Friday, January 21, 2011

GAAP Rubes

Allegations of impropriety and outright fraud continue to swirl around China-based companies listed on U.S. stock exchanges. Most of the finger pointing has come from short seller research firms such as Muddy Waters Research led by Carson Block and Waldomushman.com, an on-line outlet for the research of John Bird, among others. Even mainstream media has joined in. Herb Greenberg, a commentator for CNBC news, has been harping away for weeks on the perils of investing in China-based operations that have become public U.S. companies through the reverse merger process.

Chances are pretty good that there are improprieties and perils in investing in China-based companies. However, it is doubtful that Block, Bird or Greenberg have done sufficient research to really ferret out where or to what extent such offenses actually exist.

There have been several articles about th qualifications of Block and Bird. Jamz Unlimited provides an interesting evaluation of their qualifications and research methods in a Seeking Alpha article. Herb Greenberg was hit head on a couple of weeks ago by Dave Gentry of Red Chip, which specializes in investor relations and sponsored research coverage of China-based companies. Gentry questioned Greenberg’s journalistic ethics.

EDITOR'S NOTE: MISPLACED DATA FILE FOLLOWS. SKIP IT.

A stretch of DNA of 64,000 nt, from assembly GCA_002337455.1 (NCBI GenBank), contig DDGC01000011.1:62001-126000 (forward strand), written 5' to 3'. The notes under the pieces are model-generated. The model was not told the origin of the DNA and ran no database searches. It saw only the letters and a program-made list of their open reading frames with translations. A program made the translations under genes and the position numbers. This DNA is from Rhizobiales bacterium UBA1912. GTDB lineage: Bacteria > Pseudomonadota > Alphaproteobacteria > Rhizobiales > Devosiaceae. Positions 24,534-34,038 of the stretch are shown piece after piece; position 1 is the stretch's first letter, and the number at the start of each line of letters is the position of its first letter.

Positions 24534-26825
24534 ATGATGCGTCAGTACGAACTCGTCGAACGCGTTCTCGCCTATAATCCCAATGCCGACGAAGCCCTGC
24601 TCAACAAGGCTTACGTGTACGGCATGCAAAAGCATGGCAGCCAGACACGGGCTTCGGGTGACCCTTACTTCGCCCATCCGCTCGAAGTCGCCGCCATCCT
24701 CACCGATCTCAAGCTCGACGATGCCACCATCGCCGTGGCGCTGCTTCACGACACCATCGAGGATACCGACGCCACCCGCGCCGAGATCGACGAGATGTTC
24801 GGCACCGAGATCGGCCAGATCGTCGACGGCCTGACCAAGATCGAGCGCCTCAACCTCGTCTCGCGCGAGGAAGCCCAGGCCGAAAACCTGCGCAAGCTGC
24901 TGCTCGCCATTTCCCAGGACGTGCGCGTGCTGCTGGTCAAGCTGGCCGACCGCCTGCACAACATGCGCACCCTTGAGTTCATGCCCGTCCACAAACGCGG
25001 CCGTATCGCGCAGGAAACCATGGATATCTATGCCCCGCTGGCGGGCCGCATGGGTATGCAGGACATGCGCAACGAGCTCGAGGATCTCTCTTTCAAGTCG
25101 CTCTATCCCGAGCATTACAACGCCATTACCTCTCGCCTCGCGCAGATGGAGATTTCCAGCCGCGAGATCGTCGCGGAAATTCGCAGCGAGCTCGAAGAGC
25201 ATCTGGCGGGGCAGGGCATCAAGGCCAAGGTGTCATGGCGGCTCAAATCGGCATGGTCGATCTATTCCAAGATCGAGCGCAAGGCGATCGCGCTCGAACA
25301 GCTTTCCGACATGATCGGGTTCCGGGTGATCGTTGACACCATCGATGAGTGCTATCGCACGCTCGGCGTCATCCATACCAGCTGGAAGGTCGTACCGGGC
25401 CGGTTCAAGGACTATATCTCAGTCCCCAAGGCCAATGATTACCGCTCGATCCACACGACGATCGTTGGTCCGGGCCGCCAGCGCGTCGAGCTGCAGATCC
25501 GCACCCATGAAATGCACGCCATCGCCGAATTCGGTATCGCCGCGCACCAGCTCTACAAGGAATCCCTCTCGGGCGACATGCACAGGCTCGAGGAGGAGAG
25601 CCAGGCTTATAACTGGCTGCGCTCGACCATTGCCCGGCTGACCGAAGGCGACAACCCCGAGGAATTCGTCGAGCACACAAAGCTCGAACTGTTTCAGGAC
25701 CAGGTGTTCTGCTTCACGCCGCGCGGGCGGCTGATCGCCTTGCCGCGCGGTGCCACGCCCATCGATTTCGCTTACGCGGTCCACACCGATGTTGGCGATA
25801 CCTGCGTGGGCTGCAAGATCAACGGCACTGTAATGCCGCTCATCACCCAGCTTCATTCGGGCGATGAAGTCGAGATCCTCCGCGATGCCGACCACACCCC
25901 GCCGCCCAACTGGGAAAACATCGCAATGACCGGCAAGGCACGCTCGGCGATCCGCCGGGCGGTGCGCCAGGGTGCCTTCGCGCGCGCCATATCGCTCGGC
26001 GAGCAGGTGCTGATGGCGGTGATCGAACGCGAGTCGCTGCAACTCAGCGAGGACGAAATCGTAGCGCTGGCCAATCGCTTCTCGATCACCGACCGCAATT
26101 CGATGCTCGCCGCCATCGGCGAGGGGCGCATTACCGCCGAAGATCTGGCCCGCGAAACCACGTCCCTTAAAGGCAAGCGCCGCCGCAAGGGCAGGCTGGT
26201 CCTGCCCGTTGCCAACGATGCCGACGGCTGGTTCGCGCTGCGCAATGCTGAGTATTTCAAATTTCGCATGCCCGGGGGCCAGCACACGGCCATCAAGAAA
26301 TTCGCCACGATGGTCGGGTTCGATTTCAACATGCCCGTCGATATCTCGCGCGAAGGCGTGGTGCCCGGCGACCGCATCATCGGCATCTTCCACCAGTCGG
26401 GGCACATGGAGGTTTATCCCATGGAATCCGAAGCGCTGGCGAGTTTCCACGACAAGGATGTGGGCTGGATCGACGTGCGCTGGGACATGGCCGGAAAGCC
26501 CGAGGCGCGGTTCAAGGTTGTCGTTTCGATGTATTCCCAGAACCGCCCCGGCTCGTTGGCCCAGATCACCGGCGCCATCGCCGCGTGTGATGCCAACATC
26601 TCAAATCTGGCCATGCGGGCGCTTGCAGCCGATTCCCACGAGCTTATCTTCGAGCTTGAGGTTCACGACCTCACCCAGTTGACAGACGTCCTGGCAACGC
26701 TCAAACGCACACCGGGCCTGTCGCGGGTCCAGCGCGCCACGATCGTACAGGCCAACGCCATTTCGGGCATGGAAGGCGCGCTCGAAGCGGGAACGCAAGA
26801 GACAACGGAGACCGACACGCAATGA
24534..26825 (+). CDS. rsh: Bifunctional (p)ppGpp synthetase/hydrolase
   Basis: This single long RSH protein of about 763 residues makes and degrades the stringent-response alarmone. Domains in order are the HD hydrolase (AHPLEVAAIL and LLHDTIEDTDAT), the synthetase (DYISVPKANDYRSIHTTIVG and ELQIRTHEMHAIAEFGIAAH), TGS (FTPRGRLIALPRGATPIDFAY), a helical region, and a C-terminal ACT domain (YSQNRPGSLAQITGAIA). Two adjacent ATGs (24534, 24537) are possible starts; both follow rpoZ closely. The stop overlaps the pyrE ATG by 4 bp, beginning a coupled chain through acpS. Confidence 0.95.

Of course, articles exposing the biases of short-sellers and the weak journalism of television commentators have been met by even more articles. Timothy Sykes, the penny stock guru, uses some powerful language in his expose on Dave Gentry and Red Chip.

The hashing back and forth is not particularly informative. It is not even very entertaining. My first suggestion to investors is to ignore all of them. None of them have offered much to aid the investor in discerning truth from fiction.

The second suggestion is avoid being a “GAAP rube” and do a bit of homework on accounting standards. At the heart of all the allegations against China-based companies are the financial reports and how there are discrepancies between those filed with the U.S. SEC and those filed with authorities in China. Investors need to learn that there a significant differences in U.S. General Accepted Accounting Practices (GAAP) and those in China. An article posted by The Traveler in July 2010, provides a quick, easy to read lesson on China accounting standards and why there might be differences between China financial statements and those reported to the U.S. SEC in U.S. GAAP. Scroll down to the comments from John Bird following the article to get a glimpse at the distorted logic of the short-seller.